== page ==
10 Things To Know Before Adopting

You may have suffered pregnancy loss or experienced infertility. Or maybe you’re single but still want to become a parent. Perhaps you’re a gay couple who longs for a child. Whatever your life situation, you’ve decided that adopting is the best way to build your family—and you’re excited to get started. But before you dive in, there are some important things you should know.

1) You will complete a lot of paperwork.

Be prepared to provide details about your background, family, employment and finances. You’ll also need to write an autobiography about your childhood, parenting style and beliefs as well as a letter to potential birth parents.

2) You’ll need to schedule a physical with your family doctor.

As part of your adoption requirements, you’ll need a clean bill of health. You can start by taking good care of yourself now and ensuring any health issues are addressed.

3) It’s important to work with a good, reputable adoption agency or attorney.

A skilled professional will help you successfully navigate adopting, ensure all legal requirements are met and be there to support and guide you.

4) A home study is not as scary as it sounds.

A social worker will set up a series of visits in your home to be sure you can provide a safe, loving environment for a child. Although this may sound intimidating, it’s actually a great opportunity to learn more about the adoption process and what to expect. Your social worker is not there to judge or scrutinize, but rather to educate you and prepare you for your adoption journey. He or she will also answer any questions or concerns you may have.

5) The adoption process is unpredictable, and the wait can be long.

There is really no way of knowing when you’ll adopt or what situations you’ll encounter. With domestic infant adoption, expectant parents choose you, so it really depends on what they are looking for and whether or not you’re a good match for them. With international adoptions, requirements and laws can change at any time and sometimes programs close unexpectedly or get put on hold. No matter what type of adoption you’re pursuing, expect the unexpected. Bring plenty of patience and try to be flexible whenever possible.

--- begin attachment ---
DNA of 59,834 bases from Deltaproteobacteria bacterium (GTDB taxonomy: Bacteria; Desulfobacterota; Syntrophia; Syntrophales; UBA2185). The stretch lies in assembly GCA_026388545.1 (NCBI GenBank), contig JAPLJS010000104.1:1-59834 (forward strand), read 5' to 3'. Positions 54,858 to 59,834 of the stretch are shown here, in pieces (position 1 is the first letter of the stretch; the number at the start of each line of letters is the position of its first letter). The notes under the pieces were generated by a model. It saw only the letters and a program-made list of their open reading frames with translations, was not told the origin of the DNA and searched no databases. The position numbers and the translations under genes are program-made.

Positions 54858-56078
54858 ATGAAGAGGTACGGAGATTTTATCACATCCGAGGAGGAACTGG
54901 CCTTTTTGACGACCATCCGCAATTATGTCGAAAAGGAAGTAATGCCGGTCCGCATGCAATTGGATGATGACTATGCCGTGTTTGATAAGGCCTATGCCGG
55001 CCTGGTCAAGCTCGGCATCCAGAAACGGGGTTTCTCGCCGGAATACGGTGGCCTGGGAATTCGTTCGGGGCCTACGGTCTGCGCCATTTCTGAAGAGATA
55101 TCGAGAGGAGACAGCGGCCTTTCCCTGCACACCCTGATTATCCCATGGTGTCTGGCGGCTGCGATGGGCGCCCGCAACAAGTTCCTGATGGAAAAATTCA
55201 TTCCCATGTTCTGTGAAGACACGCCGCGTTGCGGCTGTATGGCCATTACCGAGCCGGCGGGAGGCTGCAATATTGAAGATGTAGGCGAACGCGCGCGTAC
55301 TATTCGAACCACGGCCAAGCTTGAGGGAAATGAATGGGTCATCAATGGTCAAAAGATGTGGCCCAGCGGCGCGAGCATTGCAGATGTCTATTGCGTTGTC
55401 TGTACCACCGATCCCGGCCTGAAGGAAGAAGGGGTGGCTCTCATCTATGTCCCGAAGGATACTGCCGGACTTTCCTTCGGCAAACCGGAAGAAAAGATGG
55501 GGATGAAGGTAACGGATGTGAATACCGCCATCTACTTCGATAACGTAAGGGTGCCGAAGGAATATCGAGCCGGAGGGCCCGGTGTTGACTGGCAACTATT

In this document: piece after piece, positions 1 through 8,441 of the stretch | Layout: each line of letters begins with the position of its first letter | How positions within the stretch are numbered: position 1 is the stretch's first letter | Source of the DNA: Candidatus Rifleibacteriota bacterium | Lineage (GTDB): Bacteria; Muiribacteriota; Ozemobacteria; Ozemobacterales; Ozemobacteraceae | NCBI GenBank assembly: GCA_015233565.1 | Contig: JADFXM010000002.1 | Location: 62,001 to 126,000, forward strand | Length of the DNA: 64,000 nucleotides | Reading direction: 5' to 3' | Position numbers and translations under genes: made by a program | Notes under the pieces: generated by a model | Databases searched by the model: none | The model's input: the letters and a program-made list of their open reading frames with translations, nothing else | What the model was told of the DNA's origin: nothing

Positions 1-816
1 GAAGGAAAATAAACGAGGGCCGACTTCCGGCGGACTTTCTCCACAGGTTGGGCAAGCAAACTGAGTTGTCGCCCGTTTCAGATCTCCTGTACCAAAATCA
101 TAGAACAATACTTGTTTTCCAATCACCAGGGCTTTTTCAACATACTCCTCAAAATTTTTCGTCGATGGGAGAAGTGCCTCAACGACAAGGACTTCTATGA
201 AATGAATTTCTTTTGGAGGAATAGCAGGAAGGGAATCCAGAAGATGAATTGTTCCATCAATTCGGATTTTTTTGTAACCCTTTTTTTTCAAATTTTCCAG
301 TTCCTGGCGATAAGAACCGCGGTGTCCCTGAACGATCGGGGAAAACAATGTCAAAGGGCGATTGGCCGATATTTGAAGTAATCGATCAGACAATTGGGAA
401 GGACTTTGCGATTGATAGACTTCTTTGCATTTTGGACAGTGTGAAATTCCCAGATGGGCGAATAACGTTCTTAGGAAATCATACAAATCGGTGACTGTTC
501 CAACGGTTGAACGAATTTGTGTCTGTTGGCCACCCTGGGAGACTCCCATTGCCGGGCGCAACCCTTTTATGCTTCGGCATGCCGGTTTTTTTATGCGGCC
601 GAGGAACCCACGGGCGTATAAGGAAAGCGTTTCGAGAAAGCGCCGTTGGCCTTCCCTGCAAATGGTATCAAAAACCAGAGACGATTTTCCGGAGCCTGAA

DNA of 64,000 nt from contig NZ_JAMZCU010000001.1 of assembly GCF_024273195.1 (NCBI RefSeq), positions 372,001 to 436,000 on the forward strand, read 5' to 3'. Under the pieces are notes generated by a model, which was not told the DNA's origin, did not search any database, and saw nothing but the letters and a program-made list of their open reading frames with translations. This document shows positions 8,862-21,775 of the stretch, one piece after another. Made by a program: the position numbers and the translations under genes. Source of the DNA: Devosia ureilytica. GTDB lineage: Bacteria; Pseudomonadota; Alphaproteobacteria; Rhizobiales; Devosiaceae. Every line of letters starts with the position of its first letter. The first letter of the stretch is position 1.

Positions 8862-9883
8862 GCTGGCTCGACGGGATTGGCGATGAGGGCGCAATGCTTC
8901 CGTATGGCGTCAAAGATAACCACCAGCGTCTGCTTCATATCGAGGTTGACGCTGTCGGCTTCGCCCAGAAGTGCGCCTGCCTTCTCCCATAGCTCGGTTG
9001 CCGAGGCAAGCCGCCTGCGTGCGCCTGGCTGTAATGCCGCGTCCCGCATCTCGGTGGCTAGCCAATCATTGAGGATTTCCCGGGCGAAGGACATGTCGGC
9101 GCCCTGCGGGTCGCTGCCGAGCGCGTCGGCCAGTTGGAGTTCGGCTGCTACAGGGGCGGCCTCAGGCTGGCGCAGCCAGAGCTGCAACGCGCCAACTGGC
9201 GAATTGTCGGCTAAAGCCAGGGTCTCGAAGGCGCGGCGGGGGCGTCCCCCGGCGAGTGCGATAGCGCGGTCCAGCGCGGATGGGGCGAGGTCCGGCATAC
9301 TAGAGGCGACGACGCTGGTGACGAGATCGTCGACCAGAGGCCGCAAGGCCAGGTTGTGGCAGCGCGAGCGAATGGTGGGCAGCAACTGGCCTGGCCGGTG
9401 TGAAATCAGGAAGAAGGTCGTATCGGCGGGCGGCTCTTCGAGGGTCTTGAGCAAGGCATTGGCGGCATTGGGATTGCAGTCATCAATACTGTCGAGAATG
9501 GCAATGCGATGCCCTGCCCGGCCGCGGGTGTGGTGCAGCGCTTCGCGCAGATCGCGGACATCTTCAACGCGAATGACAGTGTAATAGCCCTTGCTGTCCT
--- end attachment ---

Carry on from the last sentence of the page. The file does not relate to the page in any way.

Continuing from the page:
6) You’ll need to do some networking to help increase your chances of adopting.

If you just sit back and wait for an expectant parent to come to your agency and choose you, you could be waiting a very long time. Those who adopt successfully often network on their own to increase their chances and shorten their wait times. Some ideas you might want to consider are: an online adoption profile, business cards that express your desire to adopt, letters to family and friends, word of mouth, newspaper ads and a toll-free number for pregnant women to contact you.

7) Most adoptions today have some degree of openness.

Gone are the days where birth parents had no contact or involvement with adoptive families. The majority of domestic adoptions now include communication through letters, photos, phone calls, and even visits. Some families choose to communicate through the adoption agency; others have direct contact. It all depends on what both parties agree on.

8) Adoption scams are more common than you think.

You’ll need to be careful when dealing with adoption professionals and potential birth parents. Not every agency is reputable, so do your homework first. Also be aware of red flags with expectant mothers, such as wanting large sums of money, not providing proof of pregnancy, not working with an adoption agency or attorney, etc. Many hopeful adoptive parents, including myself, have come across at least one person who was pretending to be pregnant to get gifts and money.

9) Some days you will feel like giving up.

The adoption process is an up-and-down emotional roller coaster. Failed matches, a long wait, and unexpected obstacles can leave you feeling sad and discouraged. You may wonder if you’ll ever become a parent and, on your worst days, you may even consider giving up on adopting. This is all part of the journey. Hang in there and know that most people who pursue adoption are eventually successful.

10) The day you bring your child home will be a day you never forget.

Holding your child in your arms for the first time and bringing him or her home will fill you with a mixture of overwhelming love and fear. Your life will never be the same. But that’s a good thing. All your struggles and disappointments have led you to your precious child. You are a parent at last—and now the journey really begins.

Deanna Kahler

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